But she needed a place in a hurry because her rent was about to increase and she needed something cheaper. The Best Rentals house on La Salle Avenue was listed for $1,400 a month with a $1,375 deposit. She moved in with her family in December 2022.
Mahone said she asked Kramer about the stench and a number of other issues — a busted refrigerator, a molding dishwasher, a broken heater and more.
It was up to Mahone to get a new fridge, according to her lease, so she did. Maintenance crews brought a new dishwasher. But she said the heat never got fixed. Instead, she said Kramer told her to buy some space heaters to combat the winter cold. That led to the electricity bill skyrocketing more than $300, she said.
Mahone said getting in touch with Kramer is a struggle. Communication is often limited to text messages — Mahone said Kramer only returns a call when she threatens to complain to state officials.
Kramer did not respond to a request for comment.
The only address listed on Best Rentals website is a post office box on Taylorsville Road.
Kramer founded the property management company in 2016, according to online records maintained by the Kentucky Secretary of State.
The company lists properties across the city, with rents ranging from $900 a month for a 960 square foot home in Iroquois to $1,850 for a two-bedroom home in Bon Air with a finished basement.
The listed properties are owned by private trusts, limited liability companies or individuals. Seven owners — all trusts — list their mailing address as the same post office box that Best Rentals uses on Taylorsville Road, according to online property records. The person that manages those trusts, Edilberto Fonseca, did not respond to multiple requests for comment.
On the Best Rentals website, Kramer boasts that she’s “committed to keeping the American dream alive” and that she believes in customer service “above all else.”
Louisville Metro code enforcement officers have found property maintenance violations at seven properties either managed by Best Rentals or owned by the private trusts that share a post office box, according to a KyCIR review of property maintenance records between January 2020 and September of this year. The violations have resulted in at least $900 in fines.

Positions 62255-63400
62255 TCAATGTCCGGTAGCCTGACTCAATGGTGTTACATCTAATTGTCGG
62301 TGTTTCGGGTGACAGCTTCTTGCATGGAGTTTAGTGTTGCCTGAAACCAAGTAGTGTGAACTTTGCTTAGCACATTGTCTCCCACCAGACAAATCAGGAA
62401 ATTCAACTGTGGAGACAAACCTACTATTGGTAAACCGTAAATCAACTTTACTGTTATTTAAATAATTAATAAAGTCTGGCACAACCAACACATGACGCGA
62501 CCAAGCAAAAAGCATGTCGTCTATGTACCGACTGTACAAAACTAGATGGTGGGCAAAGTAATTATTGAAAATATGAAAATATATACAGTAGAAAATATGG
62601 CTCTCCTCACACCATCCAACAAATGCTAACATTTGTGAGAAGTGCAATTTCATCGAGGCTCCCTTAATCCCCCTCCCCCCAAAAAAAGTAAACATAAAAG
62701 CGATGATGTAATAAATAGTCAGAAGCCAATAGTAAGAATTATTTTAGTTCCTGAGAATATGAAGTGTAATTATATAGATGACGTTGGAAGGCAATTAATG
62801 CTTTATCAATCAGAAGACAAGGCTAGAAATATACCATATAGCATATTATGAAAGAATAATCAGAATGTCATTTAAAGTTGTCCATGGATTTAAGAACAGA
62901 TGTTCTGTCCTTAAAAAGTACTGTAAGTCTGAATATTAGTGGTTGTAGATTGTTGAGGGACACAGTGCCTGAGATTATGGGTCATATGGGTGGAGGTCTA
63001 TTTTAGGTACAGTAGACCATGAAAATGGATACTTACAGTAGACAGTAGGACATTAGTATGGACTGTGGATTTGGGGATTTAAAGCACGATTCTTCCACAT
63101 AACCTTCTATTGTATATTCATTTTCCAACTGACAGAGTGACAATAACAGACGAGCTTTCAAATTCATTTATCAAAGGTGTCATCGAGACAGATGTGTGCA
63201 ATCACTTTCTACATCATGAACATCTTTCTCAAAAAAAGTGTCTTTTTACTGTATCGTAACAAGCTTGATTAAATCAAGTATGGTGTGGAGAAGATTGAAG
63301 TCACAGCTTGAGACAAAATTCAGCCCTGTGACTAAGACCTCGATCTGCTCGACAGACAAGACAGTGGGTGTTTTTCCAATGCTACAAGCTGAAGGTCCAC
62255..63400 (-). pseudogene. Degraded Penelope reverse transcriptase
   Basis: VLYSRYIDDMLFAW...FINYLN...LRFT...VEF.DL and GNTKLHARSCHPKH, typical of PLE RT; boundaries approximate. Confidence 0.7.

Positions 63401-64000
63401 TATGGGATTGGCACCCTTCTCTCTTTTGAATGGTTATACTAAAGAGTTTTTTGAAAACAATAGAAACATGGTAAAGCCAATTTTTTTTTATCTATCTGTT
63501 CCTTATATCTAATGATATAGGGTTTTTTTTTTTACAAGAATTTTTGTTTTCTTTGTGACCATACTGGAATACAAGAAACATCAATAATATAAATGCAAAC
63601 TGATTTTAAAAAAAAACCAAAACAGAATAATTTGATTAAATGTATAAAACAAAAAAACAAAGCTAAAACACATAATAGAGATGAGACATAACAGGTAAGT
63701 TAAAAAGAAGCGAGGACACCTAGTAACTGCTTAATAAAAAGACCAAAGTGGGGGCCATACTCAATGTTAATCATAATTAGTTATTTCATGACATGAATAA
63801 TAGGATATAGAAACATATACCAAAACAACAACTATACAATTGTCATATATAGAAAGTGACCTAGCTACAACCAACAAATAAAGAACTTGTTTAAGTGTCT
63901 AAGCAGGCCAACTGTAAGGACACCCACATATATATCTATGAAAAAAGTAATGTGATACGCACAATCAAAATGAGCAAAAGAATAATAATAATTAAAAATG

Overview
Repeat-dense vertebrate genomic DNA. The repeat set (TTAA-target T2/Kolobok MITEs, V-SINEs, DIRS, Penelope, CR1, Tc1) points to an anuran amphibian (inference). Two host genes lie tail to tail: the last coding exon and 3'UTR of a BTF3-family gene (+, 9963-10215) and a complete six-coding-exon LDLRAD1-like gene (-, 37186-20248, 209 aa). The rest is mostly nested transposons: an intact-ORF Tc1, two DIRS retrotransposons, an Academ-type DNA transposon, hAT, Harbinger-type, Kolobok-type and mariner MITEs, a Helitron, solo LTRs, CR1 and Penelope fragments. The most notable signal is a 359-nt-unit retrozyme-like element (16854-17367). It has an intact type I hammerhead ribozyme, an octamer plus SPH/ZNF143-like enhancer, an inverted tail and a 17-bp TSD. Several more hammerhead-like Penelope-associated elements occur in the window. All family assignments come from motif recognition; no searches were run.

In one case from June of this year, sewage puddled against a house down the block from Mahone’s on La Salle Avenue. City records show inspectors visited the home and instructed the owner — a man who lives in Arizona — and Kramer — the property manager — to get the problem fixed. A month later, inspectors returned and noted in the case file that the stench still lingered. The file shows they didn’t visit the house again, but marked the case closed in September after Kramer told the inspectors that the leak was fixed.
At a St. Matthews home managed by Best Rentals, inspectors found a busted door, a sagging roof overhang, unkempt trees and uncut grass in May 2022. The owner — a man named Mark Galloway — paid more than $360 in fines before repairs were made and the case was closed ten months later. Galloway hung up when contacted by a KyCIR reporter.
In another case, a resident complained about grass that hadn’t been cut all summer at a home on a deadend street in far southwest Louisville where the mosquitoes had become a menace. Inspectors sent the citation to the Best Rentals post office box. The case file shows Kramer paid more than $370 in fines five months after the case was closed.
Landlords that repeatedly violate the city’s property maintenance code don’t face any stronger consequences than other violators, said Caitlin Bowling, a spokesperson for the Louisville Metro Department of Codes and Regulations.
Inspectors can tack on fines and continue to issue citations — but the city has no other avenue to force property owners to comply with local laws, she said.
“Unfortunately, no matter the consequence some will refuse to comply,” she said.
Ultimately, owners are responsible for keeping their properties in compliance with local laws. And it’s up to owners to pay fines and fees.
The Louisville Metro Council passed legislation in December 2022 that will require landlords register rental properties with the city. A part of that process will also require proactive inspections of properties — but Bowling said that city officials haven’t started doing that yet.
First, they need to hire more inspectors, she said.
Since Mahone moved in, inspectors have issued $400 in fines for violations found at her house that include unkempt trees, a rutted yard and a broken front porch light — issues she said are problems, but not as troubling as a busted air conditioner.